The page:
I am including the raw datalogs for both flights below and please analyze them yourself and let me know what you find in the comments:



Please see the image below for the GPS data I was able to collect on the flight from Buenos Aires to New Zealand. It is incomplete but these are actual GPS coordinates recorded and logged by my iPhone on the flight. So it appears they have taken the long route. As we are lead to believe that if they would have flown down towards the South Pole, because the earth is a globe, it would be shorter. But instead of doing this they have flown up, towards the equator, then back down again towards New Zealand. So the route according to the GPS coordinates does appear a bit different to the route they show on their flight information system.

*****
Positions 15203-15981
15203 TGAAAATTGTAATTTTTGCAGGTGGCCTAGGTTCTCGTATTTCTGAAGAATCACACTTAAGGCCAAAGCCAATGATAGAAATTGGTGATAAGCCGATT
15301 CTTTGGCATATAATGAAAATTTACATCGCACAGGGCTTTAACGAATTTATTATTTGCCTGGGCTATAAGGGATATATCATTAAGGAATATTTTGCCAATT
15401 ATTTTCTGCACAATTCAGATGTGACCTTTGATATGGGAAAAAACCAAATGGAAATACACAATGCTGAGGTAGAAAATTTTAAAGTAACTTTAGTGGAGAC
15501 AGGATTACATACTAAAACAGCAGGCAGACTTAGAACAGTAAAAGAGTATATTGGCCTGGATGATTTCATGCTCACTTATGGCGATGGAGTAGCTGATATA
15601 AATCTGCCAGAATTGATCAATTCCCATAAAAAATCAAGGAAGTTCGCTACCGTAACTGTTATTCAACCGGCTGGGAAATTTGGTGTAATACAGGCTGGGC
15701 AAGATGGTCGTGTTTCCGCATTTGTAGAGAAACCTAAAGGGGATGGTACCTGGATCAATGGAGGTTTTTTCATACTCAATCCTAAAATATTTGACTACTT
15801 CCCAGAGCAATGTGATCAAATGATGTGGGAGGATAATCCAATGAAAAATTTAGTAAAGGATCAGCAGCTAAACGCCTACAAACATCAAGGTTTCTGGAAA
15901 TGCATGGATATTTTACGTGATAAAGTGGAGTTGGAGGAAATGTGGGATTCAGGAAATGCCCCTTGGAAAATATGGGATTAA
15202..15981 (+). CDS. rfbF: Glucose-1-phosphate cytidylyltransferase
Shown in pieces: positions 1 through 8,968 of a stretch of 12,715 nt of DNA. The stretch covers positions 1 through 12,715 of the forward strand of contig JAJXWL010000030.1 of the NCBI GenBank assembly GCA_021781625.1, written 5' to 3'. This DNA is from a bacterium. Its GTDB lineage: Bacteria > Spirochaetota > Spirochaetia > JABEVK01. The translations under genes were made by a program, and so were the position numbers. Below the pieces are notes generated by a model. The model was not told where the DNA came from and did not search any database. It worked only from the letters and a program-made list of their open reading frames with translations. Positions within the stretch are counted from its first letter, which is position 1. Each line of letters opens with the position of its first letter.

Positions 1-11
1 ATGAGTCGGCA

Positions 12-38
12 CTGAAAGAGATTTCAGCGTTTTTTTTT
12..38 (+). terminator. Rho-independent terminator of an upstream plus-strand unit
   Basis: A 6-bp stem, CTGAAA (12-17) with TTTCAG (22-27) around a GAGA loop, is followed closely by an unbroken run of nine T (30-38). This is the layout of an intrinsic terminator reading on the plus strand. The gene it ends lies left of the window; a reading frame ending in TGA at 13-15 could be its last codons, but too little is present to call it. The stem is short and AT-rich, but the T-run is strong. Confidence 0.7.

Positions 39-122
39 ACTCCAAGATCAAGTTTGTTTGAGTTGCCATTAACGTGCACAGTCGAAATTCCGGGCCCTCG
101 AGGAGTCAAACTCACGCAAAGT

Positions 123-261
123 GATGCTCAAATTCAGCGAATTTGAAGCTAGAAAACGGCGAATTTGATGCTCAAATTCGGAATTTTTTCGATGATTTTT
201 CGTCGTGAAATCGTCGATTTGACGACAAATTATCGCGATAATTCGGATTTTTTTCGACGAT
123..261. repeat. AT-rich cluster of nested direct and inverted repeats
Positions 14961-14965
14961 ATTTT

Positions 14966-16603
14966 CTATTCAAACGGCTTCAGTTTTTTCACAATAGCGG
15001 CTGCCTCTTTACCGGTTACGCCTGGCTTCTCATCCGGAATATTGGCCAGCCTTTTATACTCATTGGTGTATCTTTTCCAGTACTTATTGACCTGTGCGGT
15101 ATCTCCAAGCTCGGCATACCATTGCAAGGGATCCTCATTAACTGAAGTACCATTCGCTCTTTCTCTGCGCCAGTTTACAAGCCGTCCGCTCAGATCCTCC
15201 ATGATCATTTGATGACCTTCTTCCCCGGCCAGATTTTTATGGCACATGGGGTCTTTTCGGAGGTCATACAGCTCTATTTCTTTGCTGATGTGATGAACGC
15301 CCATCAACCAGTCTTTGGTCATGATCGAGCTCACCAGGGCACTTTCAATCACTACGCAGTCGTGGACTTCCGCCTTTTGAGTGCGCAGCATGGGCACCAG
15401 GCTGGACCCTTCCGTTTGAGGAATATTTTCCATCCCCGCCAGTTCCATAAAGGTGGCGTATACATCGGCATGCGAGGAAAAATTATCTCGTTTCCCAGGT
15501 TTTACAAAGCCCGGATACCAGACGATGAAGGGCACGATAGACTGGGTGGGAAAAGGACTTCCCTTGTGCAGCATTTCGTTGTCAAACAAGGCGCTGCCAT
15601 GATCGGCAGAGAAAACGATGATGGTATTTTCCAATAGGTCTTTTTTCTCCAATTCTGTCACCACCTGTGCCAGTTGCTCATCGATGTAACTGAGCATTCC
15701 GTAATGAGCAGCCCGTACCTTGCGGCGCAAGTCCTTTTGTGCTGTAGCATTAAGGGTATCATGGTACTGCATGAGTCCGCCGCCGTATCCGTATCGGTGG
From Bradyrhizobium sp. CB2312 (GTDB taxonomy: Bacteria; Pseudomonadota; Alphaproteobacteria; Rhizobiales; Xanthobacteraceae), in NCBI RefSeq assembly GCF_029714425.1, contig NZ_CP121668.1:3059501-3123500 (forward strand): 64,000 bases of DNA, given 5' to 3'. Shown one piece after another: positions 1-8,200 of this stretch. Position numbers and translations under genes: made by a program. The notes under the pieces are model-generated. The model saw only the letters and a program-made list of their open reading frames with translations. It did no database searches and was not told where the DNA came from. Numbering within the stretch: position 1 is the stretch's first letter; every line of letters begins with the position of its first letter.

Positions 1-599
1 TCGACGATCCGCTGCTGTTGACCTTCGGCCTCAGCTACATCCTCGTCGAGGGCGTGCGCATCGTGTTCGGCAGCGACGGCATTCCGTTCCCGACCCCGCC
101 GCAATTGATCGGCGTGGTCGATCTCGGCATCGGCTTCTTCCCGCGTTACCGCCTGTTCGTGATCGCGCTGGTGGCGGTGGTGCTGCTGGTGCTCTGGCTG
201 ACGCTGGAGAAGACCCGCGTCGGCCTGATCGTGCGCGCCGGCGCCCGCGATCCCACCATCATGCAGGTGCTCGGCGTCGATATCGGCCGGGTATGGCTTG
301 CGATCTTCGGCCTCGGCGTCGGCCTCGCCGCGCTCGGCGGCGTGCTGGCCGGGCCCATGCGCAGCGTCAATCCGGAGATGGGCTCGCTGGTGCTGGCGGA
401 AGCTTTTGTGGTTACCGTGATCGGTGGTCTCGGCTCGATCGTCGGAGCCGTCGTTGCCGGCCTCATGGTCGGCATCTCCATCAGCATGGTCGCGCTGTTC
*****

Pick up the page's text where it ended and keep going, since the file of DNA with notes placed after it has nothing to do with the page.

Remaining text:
So the actual route appears to be quite dramatically different from the route they show us on the flight information screen:

So the conclusion is the flights in the Southern Hemisphere like the one I personally went on from Auckland to Buenos Aires do exist and are real and do take approximately 12 hours which would be impossible on the flat earth map unless the planes were flying at more than twice the speed of sound. Which I think we can be quite sure they are not. And we have verified they do fly on more-or-less the same route as they are claimed to fly on. So this information would appear to cast rather serious doubts on the validity of the accepted flat earth map.

16 Replies to “Flat earth: Are Australia to South America flights real?”

  1. DG